· APRA announces proposal to revise servicing regulations for residential mortgages
· Drop in assessment rates could see buyers benefit from increased affordability
· Election marks end to uncertainty surrounding negative gearing
The Australian Prudential Regulation Authority (APRA) has begun a four-week consultation to revise its guidance on serviceability metrics for residential mortgages in a move that could prove positive for Australian property investors, according to property investment consultancy, Momentum Wealth.
The announcement is the latest in a line of wins for residential property investors, and comes just days after the Liberal’s election success removed the possibility of a short-term change to negative gearing.
APRA’s proposal, outlined today in a letter to authorised deposit-taking institutions (ADIs), includes the removal of a 7 per cent floor on serviceability calculations for mortgages, with APRA instead proposing that lenders assess loans with a serviceability buffer of 2.5 per cent.
The proposal outlines further recommendations for the removal of expectations that lenders should use a buffer ‘comfortably above’ the stipulated rate – a guideline that has led many lenders to raise their serviceability calculations above APRA’s minimum recommendations.
Team Leader of Finance at Momentum Wealth, Caylum Merrick, says the move towards reducing the 7 per cent buffer will help to realign serviceability calculations with current market conditions.
“Under current guidance, we are seeing many lenders assessing loan applications at a floor rate of 7.25%, which simply isn’t reflective of today’s market, especially when you consider that interest rates are already at historical lows with further rate cuts forecast in the near future.”
“If enforced, the proposed 2.5 per cent buffer will help to bring serviceability calculations in better alignment with the current market, and furthermore will ensure serviceability assessments remain relative to future interest rate movements,” he said.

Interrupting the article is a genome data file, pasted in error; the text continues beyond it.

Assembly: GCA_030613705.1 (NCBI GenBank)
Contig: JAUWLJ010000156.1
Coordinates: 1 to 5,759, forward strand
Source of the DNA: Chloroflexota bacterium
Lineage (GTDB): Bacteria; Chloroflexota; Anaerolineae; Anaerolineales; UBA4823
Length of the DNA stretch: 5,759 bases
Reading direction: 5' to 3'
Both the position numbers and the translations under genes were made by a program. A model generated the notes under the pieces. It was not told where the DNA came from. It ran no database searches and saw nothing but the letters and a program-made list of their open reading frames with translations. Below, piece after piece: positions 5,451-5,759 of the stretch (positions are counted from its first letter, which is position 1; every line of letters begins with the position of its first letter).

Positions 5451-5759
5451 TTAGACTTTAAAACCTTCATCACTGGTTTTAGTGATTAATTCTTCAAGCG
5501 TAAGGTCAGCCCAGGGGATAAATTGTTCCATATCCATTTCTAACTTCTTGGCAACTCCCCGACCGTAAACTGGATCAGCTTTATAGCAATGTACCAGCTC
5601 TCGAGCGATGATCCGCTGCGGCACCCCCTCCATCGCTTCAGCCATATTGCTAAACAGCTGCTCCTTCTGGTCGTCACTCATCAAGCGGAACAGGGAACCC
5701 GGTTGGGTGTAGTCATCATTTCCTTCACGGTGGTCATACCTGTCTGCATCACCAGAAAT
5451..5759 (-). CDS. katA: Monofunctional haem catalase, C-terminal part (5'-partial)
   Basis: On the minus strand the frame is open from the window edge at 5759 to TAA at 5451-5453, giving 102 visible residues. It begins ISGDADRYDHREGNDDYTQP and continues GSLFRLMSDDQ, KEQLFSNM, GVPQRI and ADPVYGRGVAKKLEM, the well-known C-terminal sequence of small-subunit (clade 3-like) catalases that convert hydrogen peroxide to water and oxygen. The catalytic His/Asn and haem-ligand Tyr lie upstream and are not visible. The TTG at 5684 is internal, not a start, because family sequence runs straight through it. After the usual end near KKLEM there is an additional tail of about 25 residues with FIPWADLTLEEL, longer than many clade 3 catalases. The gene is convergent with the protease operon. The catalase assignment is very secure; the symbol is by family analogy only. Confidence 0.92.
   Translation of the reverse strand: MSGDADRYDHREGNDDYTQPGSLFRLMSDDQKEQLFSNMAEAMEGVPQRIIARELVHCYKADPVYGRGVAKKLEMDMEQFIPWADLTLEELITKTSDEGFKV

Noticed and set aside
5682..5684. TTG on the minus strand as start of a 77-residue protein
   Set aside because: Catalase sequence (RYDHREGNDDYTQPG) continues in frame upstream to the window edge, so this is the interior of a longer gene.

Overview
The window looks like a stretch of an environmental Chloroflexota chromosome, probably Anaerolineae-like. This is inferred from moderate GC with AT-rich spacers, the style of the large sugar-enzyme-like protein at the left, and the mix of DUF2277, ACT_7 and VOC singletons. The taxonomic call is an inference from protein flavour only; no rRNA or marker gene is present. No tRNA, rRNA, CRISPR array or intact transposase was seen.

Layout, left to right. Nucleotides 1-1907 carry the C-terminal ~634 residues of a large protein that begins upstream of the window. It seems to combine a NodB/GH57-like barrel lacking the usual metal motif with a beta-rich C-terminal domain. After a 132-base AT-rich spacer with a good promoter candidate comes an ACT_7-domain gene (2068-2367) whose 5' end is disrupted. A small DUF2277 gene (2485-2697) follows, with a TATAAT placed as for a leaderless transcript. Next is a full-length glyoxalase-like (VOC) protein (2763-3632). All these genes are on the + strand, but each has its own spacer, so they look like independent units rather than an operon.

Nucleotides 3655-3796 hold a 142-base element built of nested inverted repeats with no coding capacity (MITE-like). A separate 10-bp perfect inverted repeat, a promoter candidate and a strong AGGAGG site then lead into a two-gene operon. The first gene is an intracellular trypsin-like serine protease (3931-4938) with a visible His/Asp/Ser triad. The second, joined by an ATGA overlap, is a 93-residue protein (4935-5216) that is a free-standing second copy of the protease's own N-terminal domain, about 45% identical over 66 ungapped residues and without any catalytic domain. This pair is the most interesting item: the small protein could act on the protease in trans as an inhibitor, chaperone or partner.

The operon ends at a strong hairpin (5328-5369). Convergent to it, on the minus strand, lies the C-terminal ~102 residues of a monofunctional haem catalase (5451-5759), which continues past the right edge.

Positive news for property investors
Mr Merrick says APRA’s proposal is welcome news for the lending industry and residential property investors as a whole, many of whom have faced increasing issues in meeting tighter serviceability metrics in recent years.
“In some cases, we’ve seen investors who were once able to pass servicing by over $1000 per month fail servicing by $700 per month due to the elevated floor assessment rate, and this is despite no change to their personal circumstances,” he said.
According to Mr Merrick, a drop in assessment rates could see buyers benefit from a significant increase in affordability.
“For a buyer on an annual income of $80,000, a drop in the servicing rate from 7.25% to 6.40% could see their maximum borrowing capacity rise from $489,000 to $533,000, which represents an increase in affordability of almost 10%, and this is without taking into account the possibility of further rate cuts.”
“Whilst the revisions will impact borrowers differently depending on their individual situation, the proposed changes could provide a much-needed break for investors and buyers who have been unable to refinance or proceed with their investment plans due to high serviceability calculations,” he said.
An end to uncertainty
Team Leader of the Buyer’s Agents at Momentum Wealth, Emma Everett, said these changes will help to restore further certainty for investors after Liberal’s election win confirmed negative gearing changes wouldn’t go ahead in January 2020.
“There’s been a lot of uncertainty amongst property investors over the past year surrounding taxation changes and the lending environment, but recent events should certainly help to restore confidence amongst buyers,” she said.
Mrs Everett warns that those looking to invest shouldn’t overlook other important factors influencing the performance of Australia’s individual property markets.
“Whilst APRA’s proposal, combined with the end to negative gearing uncertainty, provides welcome news for investors across Australia, they will also need to consider the additional factors influencing individual markets when deciding where to invest.”
“As we know, Australia’s property markets don’t all move in unison and tax and lending confidence is just one factor impacting a market’s performance, so investors will also need to think about issues such as affordability, supply factors and market sentiment in their property selection choice,” she said.